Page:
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Teaching Methods and Sys Tems

drill, instruction, pupils, knowledge, educational and schemes

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TEACHING METHODS AND SYS TEMS. Teaching, or the imparting of knowl edge by the means of lessons or example, has been a matter of study, of discussion, of ac ceptance or rejection of methods and plans through the entire history of educational science. Talleyrand said that methods are the masters of teachers—ales methodes sont les maitres des maitres? The present trend of educational workers is to make method an aid to instruction. Two general basic schemes for the acquisition of knowledge have long pre vailed. The inductive lesson is used in early childhood where associations are made into classes, groups or families of things which are alike in use, structure and appearances. The child easily gains a percept of a chair when shown a piece of simple furniture with four legs, a seat and a back. He may find in process of time that various articles appear in its construction, wood, gra.ss, wire', cloth and different shapes have been evolved—low, broad, deep— but from his early percept he is able to classity all as chairs. On the other hand, a thing he cannot understand, he cannot use, he cannot classify, is useless to him. °When a general idea or principle, which ap plies to several concrete or individual instances so as to explain or give them meaning, is ob tained through the study of concrete or in dividual instances, the process of thought is inductive." Deduction is the opposite of in duction; instead of fortning one's own conclu sions from a series of facts, the student here employs those principles already reached out of his own experience or that established by others. The teacher employs the deductive method when he asks pupils to answer ques tions, to solve problems, to master situations by referring to rules, laws and axioms; the child uses it when he reduces a fraction to its lowest terms; by applying the rule that a frac tion may be reduced to its lowest terms by dividing both numerator and denominator by their common factors until no common factor remains. In the process of deduction, rules which apply may not always readily appear.

Different ones may be tried, schemes searched out, tried, rejected— ((guiding principles must sometimes be sought long and earnestly before they are found." The specific methods of the class period divide themselves into three fundamentals. testing, drilling, teaching. Testing the pupils' knowledge provides the instructor a starting point, showing the achievement of the class and its progress, and giving opportunity for classification and adjustment. Skilful tests, oral or written, help the teacher to individual ize pupils' needs in such a way as to enable her not only to offer definite instruction to the individual but class instruction as well. Care ful observation and a record of mistakes show the direction and nature of the pupils' errors. This test of knowledge lends itself admirably to schemes for review in that proper emphasis may be placed on the needs of the section.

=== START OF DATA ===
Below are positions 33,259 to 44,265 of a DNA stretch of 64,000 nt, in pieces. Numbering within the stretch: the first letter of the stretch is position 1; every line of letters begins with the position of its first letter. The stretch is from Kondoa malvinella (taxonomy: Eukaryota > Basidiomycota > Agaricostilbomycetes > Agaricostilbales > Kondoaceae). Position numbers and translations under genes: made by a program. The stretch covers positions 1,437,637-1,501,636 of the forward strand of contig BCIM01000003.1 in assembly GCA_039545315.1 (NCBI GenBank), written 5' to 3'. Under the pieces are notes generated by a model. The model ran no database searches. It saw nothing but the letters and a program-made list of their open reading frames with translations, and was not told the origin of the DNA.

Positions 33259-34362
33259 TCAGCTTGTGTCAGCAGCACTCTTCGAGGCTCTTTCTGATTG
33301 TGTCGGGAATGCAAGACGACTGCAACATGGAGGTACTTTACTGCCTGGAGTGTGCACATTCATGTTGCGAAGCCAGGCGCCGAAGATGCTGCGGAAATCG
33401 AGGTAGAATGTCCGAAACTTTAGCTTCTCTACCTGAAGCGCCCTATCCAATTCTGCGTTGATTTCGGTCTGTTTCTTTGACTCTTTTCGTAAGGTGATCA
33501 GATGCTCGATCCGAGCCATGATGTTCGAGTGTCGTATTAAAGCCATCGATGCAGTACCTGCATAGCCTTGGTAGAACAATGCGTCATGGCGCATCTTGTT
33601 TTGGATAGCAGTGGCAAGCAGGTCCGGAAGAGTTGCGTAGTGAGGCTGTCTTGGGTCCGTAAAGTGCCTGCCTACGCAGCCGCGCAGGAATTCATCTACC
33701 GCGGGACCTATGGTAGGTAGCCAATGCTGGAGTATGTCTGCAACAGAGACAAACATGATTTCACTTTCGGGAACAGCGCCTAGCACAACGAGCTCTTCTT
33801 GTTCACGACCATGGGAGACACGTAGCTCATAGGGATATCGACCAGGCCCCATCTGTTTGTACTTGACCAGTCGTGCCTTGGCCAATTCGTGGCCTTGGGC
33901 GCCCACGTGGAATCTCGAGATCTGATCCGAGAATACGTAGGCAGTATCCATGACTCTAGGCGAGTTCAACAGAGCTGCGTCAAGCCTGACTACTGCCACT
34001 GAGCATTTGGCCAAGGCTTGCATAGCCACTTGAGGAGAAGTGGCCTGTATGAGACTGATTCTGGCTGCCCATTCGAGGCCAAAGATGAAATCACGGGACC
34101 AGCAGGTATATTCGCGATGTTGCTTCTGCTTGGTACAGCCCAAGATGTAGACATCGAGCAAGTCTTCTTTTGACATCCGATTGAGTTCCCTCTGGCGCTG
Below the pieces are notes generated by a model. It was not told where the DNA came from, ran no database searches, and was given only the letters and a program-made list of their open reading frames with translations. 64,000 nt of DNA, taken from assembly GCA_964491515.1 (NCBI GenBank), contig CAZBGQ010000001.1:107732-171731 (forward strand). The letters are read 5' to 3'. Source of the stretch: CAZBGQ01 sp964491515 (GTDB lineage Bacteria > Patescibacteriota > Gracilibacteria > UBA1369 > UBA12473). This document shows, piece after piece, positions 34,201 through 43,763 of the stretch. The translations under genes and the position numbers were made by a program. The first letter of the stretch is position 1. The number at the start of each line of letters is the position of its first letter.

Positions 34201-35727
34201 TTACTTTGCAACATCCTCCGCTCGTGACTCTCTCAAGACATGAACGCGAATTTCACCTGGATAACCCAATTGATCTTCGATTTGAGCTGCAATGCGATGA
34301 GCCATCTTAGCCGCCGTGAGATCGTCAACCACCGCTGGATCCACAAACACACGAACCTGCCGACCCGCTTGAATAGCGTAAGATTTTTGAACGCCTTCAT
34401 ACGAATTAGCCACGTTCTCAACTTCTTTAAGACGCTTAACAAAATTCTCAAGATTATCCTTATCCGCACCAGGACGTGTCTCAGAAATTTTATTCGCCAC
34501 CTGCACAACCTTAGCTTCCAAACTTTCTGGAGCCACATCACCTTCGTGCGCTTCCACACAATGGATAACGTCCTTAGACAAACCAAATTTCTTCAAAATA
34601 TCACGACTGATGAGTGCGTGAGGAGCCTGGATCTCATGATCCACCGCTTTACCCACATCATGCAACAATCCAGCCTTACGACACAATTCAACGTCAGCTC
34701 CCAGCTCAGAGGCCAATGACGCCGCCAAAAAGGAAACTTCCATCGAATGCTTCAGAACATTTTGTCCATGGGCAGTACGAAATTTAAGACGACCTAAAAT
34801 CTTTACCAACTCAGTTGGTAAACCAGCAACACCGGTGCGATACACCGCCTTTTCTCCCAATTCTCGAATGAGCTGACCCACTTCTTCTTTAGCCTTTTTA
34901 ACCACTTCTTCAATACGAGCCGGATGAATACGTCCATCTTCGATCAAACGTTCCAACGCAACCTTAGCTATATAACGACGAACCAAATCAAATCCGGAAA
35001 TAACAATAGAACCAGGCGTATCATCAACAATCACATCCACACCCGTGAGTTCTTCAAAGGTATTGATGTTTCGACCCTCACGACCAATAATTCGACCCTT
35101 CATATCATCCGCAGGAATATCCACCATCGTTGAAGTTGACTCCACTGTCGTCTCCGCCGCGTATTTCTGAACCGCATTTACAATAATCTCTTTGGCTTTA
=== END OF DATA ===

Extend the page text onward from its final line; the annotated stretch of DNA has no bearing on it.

Drilling in the use of the 'tools of the trade is as essential to the student as it is to the laborer. °Habit," James tells us, "is the result of oft-repeated action in the same line.* There are certain fundamentals in educational pro cedure which must be acquired in such a way as to be habitual.' The formation of letters in writing, the acquisition of the multiplica tion table, the ability to recognize easily a noun or a verb, the familiarity with the paradigms and conjugations of a foreign lan guage, ready application of axioms and laws, all results from oft-repeated action in the same line. They are reached by drill — constant, steady, repeated drill. Instruction without drill leads to chaos, loss of time, inefficiency, edu cational disaster. Drill should be constant. The multiplication table should be repeated so often that reaction is instant. Methods employed may be flash cards, group recital, simple problems, etc. Drill should be accurate. James again points out that to break an undesirable habit it was necessary never to lapse into it. This implies correct copy, clearly presented and easy of imitation, given under suds environ ment as will lead to skill.

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